Saint Vincent never wanted to be a hero or a leader but a “little seed”.
Pope Francis made this observation in a letter he sent to the Vincentian Family on the 400th anniversary of the charism (1617-2017).
The Holy Father thanked the family for their ministry and emphasized the value and relevance of Saint Vincent de Paul today.
“He was always progressing, open to seeking God and himself. Grace worked to supplement this constant quest: as a shepherd, he encountered Jesus the Good Shepherd in a striking way in the person of the poor.”
Noting that Vincent had a burning desire to make Jesus known to the poor, Francis stressed that the saint passionately dedicated himself to proclaiming the Lord, particularly through popular missions and most especially by attending to the formation of priests.
“He quite naturally used a ‘little method’: speaking first of all through his life and then with great simplicity, in a familiar and direct way,” Francis said.
“The Spirit,” the Pope highlighted, “used him as an instrument to raise up a generous impulse in the Church.”
Yet, the Pope reminded, everything began with this little mustard seed.
“Saint Vincent never wanted to be a hero or a leader but a “little seed”. He was convinced that humility, gentleness and simplicity are the essential conditions for embodying the law of the seed that gives life by dying (cf. Jn 12:20-26).”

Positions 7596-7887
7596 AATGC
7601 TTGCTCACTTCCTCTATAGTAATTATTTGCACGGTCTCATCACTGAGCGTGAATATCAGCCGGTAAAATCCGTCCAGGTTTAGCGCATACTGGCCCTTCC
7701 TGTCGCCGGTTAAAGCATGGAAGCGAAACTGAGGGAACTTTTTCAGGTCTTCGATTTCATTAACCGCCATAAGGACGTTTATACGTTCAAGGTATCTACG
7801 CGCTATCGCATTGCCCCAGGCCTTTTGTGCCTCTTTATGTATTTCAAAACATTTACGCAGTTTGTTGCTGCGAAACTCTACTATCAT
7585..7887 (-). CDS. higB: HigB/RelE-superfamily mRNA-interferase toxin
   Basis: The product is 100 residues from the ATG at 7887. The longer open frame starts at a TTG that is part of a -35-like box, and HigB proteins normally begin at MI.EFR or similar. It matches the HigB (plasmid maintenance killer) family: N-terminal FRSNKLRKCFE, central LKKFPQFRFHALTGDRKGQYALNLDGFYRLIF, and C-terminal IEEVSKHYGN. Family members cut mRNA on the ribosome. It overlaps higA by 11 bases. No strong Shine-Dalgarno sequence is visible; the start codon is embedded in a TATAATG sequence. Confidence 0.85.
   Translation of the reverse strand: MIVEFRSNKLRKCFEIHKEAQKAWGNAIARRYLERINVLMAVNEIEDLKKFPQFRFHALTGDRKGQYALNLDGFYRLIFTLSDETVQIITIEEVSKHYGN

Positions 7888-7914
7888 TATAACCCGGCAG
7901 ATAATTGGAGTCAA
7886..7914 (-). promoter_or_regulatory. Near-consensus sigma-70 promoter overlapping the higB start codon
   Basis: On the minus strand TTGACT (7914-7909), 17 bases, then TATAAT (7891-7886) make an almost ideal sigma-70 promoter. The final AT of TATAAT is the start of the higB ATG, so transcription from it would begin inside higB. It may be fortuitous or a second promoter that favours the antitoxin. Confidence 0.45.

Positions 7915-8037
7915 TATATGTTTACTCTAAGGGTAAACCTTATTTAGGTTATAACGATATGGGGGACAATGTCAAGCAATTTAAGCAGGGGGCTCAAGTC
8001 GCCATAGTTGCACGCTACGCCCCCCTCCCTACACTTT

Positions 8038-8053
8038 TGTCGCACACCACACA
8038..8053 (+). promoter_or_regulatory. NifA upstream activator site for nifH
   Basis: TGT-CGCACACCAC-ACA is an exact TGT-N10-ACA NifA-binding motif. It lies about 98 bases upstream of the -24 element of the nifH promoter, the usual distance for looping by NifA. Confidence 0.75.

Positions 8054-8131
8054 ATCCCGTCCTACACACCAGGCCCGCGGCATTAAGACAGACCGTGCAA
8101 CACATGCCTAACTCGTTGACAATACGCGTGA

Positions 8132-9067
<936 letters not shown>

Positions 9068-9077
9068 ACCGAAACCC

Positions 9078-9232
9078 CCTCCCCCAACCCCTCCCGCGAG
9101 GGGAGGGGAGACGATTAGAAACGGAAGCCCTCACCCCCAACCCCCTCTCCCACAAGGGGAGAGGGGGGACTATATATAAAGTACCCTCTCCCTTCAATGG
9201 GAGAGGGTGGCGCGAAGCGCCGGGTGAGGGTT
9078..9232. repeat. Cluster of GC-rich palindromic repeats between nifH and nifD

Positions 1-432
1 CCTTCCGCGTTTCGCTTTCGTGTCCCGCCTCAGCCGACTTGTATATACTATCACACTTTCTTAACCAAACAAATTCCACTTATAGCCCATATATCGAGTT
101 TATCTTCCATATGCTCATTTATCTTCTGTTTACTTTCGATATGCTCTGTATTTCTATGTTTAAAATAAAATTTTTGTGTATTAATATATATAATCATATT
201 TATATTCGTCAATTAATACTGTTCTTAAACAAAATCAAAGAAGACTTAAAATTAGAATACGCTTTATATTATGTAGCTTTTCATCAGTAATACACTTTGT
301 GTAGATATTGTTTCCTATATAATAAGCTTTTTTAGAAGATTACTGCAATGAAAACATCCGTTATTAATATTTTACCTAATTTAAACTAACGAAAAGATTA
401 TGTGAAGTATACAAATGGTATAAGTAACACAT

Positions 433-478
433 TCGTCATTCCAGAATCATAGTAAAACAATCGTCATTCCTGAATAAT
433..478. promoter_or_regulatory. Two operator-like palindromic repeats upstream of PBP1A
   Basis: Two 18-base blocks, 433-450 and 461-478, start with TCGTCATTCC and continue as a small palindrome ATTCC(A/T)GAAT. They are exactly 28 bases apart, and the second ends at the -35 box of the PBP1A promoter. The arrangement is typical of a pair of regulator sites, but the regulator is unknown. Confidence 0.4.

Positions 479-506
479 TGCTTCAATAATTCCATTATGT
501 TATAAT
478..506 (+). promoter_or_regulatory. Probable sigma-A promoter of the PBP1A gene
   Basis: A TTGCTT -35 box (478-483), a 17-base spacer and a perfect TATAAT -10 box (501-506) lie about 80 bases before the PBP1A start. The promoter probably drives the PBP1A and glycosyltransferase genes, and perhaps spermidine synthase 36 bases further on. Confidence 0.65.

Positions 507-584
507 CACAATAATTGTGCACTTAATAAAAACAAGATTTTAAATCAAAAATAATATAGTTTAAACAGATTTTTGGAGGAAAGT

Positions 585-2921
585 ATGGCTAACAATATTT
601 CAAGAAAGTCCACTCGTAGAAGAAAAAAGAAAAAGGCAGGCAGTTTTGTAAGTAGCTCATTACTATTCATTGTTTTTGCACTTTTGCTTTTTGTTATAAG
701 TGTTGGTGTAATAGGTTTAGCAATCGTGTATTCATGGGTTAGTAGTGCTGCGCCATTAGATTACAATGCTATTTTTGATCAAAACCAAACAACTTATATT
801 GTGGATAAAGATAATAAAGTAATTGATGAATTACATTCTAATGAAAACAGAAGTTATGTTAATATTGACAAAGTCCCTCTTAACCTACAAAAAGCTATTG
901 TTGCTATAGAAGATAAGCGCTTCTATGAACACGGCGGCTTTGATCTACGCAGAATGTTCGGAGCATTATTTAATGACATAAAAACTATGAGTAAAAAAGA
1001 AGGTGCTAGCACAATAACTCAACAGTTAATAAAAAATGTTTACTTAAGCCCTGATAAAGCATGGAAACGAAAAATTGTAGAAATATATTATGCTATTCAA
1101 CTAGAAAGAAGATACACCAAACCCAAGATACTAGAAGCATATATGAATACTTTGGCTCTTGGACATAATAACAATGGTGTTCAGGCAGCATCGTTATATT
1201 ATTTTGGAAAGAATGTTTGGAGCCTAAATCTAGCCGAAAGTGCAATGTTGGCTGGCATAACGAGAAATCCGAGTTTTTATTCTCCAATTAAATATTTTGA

Francis reminded the law in which our lives remain will be fruitful: “in giving we receive, in losing our lives we gain them and in remaining hidden we shine. He was also convinced that he could not do this alone but rather together, as Church and as the People of God.”
The Church, he noted, must have the courage to give up what might be an advantage in order to imitate in all things its Lord and to fully become itself, making the apparent weakness of charity its only reason to boast.
Pope Francis concluded, assuring them of his prayers and giving the following reminder: ‘You are thus called to reach out to the peripheries of human existence to bring not your skills, but the Spirit of the Lord, the ‘Father of the Poor.”’